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Prevent missing props validation in a React component definition (prop-types)

PropTypes improve the reusability of your component by validating the received data.

It can warn other developers if they make a mistake while reusing the component with improper data type.

Rule Details

The following patterns are considered warnings:

var Hello = React.createClass({
  render: function() {
    return <div>Hello {this.props.name}</div>;
  }
});

var Hello = React.createClass({
  propTypes: {
    firstname: React.PropTypes.string.isRequired
  },
  render: function() {
    return <div>Hello {this.props.firstname} {this.props.lastname}</div>; // lastname type is not defined in propTypes
  }
});

function Hello({ name }) {
  return <div>Hello {name}</div>;
}

Examples of correct usage without warnings:

var Hello = React.createClass({
  propTypes: {
    name: React.PropTypes.string.isRequired,
  },
  render: function() {
    return <div>Hello {this.props.name}</div>;
  },
});

// Or in ES6:
class HelloEs6 extends React.Component {
  render() {
    return <div>Hello {this.props.name}</div>;
  }
}
HelloEs6.propTypes = {
  name: React.PropTypes.string.isRequired,
};

// ES6 + Public Class Fields (draft: https://tc39.github.io/proposal-class-public-fields/)
class HelloEs6WithPublicClassField extends React.Component {
  static propTypes = {
    name: React.PropTypes.string.isRequired,
  }
  render() {
    return <div>Hello {this.props.name}</div>;
  }
}

The following patterns are not considered warnings:

var Hello = React.createClass({
  render: function() {
    return <div>Hello World</div>;
  }
});

var Hello = React.createClass({
  propTypes: {
    name: React.PropTypes.string.isRequired
  },
  render: function() {
    return <div>Hello {this.props.name}</div>;
  }
});

// Referencing an external object disable the rule for the component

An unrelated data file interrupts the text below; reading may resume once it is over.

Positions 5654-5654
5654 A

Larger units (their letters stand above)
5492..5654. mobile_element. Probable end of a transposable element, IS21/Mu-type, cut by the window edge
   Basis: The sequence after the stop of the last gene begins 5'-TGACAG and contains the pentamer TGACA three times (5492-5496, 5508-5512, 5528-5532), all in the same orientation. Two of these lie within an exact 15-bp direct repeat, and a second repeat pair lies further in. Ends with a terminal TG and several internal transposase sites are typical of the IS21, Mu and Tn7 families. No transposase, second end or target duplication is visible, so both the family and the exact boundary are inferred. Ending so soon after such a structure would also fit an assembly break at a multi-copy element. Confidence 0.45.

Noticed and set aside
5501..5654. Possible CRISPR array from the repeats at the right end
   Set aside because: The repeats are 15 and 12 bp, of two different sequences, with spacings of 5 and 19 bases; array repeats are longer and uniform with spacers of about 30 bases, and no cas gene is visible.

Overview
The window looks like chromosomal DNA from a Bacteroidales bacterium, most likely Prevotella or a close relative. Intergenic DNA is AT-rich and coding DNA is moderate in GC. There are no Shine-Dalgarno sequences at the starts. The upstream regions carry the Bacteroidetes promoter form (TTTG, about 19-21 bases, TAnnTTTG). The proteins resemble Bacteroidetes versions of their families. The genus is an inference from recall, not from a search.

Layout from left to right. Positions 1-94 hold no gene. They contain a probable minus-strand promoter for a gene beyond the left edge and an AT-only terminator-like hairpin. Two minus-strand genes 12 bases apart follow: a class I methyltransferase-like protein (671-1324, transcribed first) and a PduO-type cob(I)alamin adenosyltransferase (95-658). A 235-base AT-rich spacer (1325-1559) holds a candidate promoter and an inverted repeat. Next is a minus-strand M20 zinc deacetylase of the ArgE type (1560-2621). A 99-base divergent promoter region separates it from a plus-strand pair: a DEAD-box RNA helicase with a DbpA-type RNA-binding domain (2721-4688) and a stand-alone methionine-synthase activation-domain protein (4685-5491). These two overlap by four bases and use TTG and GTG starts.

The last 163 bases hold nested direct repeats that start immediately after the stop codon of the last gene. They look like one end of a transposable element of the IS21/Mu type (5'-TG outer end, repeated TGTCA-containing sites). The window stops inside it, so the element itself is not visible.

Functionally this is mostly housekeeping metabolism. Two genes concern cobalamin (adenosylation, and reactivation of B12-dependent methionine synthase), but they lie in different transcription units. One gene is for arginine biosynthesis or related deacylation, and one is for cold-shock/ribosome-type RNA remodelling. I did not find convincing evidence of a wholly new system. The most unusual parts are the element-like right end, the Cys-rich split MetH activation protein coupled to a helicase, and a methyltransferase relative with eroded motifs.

var Hello = React.createClass({
  propTypes: myPropTypes,
  render: function() {
    return <div>Hello {this.props.name}</div>;
  }
});

function Hello({ name }) {
  return <div>Hello {name}</div>;
}
Hello.propTypes = {
  name: React.PropTypes.string.isRequired,
};

Rule Options

This rule can take one argument to ignore some specific props during validation.

...
"prop-types": [<enabled>, { ignore: <ignore>, customValidators: <customValidator> }]
...
  • enabled: for enabling the rule. 0=off, 1=warn, 2=error. Defaults to 0.
  • ignore: optional array of props name to ignore during validation.
  • customValidators: optional array of validators used for propTypes validation.
  • skipUndeclared: only error on components that have a propTypes block declared

As for "exceptions"

It would seem that some common properties such as props.children or props.className (and alike) need to be treated as exceptions.

As it aptly noticed in #7

Why should children be an exception? Most components don't need this.props.children, so that makes it extra important to document children in the propTypes.

Generally, you should use React.PropTypes.node for children. It accepts anything that can be rendered: numbers, strings, elements or an array containing these types.

Since 2.0.0 children is no longer ignored for props validation.

About component detection

For this rule to work we need to detect React components, this could be very hard since components could be declared in a lot of ways.

For now we should detect components created with:

  • React.createClass()
  • an ES6 class that inherit from React.Component or Component
  • a stateless function that return JSX or the result of a React.createElement call.